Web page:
""" Plots the gapminder data for a given step
    if(type(i) != int):
        return ValueError("i must be an integer.")
    # Map steps into years
    step_to_yr_map = dict(zip(range(len(gap_df["Year"].unique())),
    if(i not in step_to_yr_map.keys()):
        return ValueError("i is beyond range of number of years.")
    gdf_yr = gap_df[gap_df["Year"] == step_to_yr_map[i]]
    fig, ax = plt.subplots(figsize=(4, 3), dpi=400)
    ax.scatter(x=gdf_yr["GDP per capita"]/1e3, y=gdf_yr["Life expectancy"],
               c=gdf_yr["colour"], s=gdf_yr["Population"]/1e6,
               alpha=0.8, edgecolor='k')
    ax.set_xlim(0, 100)
    ax.set_ylim(20, gap_df["Life expectancy"].max()*1.2)
    ax.set_xlabel("GDP per capita (1000s 2011 USD)")
    ax.set_ylabel("Life expectancy (years)")
    ax.set_title(f"Gapminder: {step_to_yr_map[i]}")

# How many iterations do we want?
total_num_years = len(df["Year"].unique())
# Produce the frames. Here, I'll only do the last 20 years to make the gif small
frames = [gapminder_at_year(i, df) for i in range(total_num_years-20, total_num_years)]
# A trick: repeat the last frame a few more times to let people see where the animation ends
frames = frames + [gapminder_at_year(total_num_years-1, df) for i in range(10)]
# Save the animation, Path("img/gapminder.gif"), duration=200, unit="ms", between="frames")
# Optimize the animation to make it smaller (and therefore easier to share)
from pygifsicle import optimize

Gif of shortened gapminder sequence.

And there we have a (shortened and not-as-high-res-as-optimally) gapminder sequence! Can you spot the financial crisis?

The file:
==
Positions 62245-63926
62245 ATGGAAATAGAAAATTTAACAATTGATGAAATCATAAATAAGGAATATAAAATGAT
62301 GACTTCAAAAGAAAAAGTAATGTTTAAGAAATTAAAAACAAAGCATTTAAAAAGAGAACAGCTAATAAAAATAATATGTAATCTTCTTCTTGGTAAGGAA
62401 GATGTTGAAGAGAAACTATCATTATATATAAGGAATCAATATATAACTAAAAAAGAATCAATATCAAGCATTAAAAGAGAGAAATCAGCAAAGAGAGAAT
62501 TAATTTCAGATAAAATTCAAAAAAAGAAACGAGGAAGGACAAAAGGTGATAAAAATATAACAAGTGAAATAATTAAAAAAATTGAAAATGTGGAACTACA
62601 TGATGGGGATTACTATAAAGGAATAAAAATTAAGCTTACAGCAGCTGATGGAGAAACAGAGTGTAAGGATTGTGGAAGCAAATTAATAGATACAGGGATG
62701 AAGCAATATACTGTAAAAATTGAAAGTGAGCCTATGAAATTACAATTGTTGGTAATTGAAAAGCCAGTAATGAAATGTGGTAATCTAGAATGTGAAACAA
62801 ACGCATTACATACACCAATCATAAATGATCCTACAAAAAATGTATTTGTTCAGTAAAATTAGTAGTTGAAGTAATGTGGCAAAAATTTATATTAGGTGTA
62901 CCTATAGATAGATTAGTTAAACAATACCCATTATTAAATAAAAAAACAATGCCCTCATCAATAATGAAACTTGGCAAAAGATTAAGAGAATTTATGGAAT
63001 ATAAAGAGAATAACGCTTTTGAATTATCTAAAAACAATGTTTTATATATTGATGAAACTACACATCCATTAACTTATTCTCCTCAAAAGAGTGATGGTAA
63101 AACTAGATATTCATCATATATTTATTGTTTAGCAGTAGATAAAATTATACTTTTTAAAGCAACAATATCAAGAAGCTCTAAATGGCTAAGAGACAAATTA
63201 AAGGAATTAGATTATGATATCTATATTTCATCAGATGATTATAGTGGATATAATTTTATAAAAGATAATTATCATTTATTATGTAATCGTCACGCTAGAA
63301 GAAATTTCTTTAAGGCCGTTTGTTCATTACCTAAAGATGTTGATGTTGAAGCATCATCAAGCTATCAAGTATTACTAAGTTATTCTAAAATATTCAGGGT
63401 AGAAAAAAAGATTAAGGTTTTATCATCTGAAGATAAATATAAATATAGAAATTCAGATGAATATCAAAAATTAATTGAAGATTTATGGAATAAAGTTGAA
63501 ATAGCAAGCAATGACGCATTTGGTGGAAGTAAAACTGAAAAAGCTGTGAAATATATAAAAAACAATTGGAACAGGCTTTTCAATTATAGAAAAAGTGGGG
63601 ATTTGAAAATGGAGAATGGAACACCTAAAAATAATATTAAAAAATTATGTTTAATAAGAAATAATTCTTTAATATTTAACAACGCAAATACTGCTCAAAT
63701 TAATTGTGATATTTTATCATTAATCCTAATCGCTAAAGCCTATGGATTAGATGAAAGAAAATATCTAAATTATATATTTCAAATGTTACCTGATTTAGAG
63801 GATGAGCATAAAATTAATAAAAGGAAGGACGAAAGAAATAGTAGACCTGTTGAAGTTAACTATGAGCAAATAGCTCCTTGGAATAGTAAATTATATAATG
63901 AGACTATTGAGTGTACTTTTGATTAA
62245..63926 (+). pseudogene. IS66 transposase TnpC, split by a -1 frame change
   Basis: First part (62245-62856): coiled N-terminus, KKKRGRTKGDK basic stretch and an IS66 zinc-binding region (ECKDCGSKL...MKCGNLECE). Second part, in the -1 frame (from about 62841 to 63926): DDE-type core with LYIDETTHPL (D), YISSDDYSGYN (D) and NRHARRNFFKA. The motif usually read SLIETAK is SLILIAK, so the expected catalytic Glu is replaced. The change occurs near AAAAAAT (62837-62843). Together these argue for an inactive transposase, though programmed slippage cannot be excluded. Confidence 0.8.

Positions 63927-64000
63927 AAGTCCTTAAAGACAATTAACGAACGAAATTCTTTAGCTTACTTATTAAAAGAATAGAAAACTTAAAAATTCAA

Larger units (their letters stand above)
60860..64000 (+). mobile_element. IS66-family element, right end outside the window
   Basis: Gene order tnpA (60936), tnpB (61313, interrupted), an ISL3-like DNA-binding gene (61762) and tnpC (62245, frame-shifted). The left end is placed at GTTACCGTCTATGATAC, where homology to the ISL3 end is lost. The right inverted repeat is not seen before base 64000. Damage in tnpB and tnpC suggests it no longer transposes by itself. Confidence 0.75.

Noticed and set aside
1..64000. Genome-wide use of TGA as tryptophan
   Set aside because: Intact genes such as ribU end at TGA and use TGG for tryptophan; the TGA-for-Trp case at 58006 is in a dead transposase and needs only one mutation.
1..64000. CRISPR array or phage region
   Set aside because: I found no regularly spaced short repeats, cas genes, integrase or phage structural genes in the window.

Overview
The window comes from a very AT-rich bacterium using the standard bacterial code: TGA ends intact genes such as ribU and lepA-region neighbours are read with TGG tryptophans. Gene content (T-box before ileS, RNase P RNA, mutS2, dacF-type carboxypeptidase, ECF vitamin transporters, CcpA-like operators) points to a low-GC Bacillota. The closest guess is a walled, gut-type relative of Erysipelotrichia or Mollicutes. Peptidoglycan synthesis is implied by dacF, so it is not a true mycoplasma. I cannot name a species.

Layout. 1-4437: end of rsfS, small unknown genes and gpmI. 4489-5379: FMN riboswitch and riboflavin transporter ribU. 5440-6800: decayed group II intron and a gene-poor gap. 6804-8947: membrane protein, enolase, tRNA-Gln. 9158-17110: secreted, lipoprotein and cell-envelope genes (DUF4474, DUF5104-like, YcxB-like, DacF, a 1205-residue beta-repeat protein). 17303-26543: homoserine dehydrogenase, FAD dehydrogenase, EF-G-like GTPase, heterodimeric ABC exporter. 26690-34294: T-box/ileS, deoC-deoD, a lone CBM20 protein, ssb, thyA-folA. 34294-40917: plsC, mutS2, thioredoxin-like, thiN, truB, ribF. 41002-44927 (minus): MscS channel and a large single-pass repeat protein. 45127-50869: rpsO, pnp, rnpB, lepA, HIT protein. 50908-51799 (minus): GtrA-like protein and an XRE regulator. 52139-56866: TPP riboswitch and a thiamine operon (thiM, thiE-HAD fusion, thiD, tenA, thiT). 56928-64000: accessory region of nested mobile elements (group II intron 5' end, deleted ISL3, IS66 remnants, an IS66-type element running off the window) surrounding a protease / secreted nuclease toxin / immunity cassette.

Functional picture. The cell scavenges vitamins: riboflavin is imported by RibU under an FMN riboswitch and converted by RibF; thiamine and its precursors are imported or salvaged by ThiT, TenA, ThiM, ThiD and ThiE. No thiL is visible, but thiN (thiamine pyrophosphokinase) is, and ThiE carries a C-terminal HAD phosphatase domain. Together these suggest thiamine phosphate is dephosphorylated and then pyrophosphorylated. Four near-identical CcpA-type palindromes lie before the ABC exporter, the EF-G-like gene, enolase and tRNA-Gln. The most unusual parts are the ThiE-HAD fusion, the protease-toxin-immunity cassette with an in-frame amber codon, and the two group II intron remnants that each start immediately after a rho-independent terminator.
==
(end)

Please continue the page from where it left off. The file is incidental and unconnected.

A higher resolution run would smooth out that slightly roughened text. Now you’ve seen how it works, you can really run quite free with animations because, if you can draw it as a series of frames with matplotlib (and related libraries), plotly, or altair, you can animate it.


  1. Animate the bead on a sine curve we saw earlier using the gif package.

  2. Animate the complete gapminder sequence, from first year of data to 2018.

Making Animations Using the imagio Package#

imagio is an alternative package for making animations, and works in a slightly different way, with an intermediate step between creating the static images and weaving them into a video. However, it allows you to stitch together jpg files as well as png files.

Let’s imagine that you have a folder for temporary files called ‘scratch’ and a directory for finished gifs called ‘img’. The code below gives an example of how you would use imageio to create 20 frames of a video and then weave them together into a .gif:

import imageio

def frame(i):
    x = np.linspace(0, 2*np.pi, 20)
    y = np.sin(x)
    fig, ax = plt.subplots(figsize=(2, 2), dpi=900)
    ax.plot(x, y, zorder=1, lw=0.5)
    ax.scatter([x[i]], [y[i]], zorder=2)
    ax.set_title(f"Scene {i}")
    # Outputs files of name "frame000.png" etc., but you could use .jpg

# Create the frames; this creates files within the 'scratch' directory
[frame(i) for i in range(20)]

file_names = list(Path("scratch").glob("*.png"))

# Now create the gif in the img directory:
writer = imageio.get_writer(Path("img/sin_bead.gif"), mode="I", fps=4)
for img_file in file_names:
    image = imageio.imread(img_file)

from pygifsicle import optimize

Gif of point on sine curve made with imagio

imagio can also write to .mp4 files if needed, and has a host of other features not covered here.

See Also#

There are some excellent other tools out there. The command line tool ffmpeg is worth a look if you need fancier video options than are provided by the two tools we’ve met.

Matplotlib has a built-in animation feature too, though historically it has been a bit more tricky to use than tools like imagio or gif.

ahlive is a really promising package that is still in early development. It integrates directly with pandas and has some easy-to-use features for making sophisticated looking animations in just a few lines of code.

Finally, the master of animation in Python-but with a very steep learning curve-is manim, which makes extremely professional-looking mathematical animations. As an example, take a look at this video on Fourier Series that was created with manim.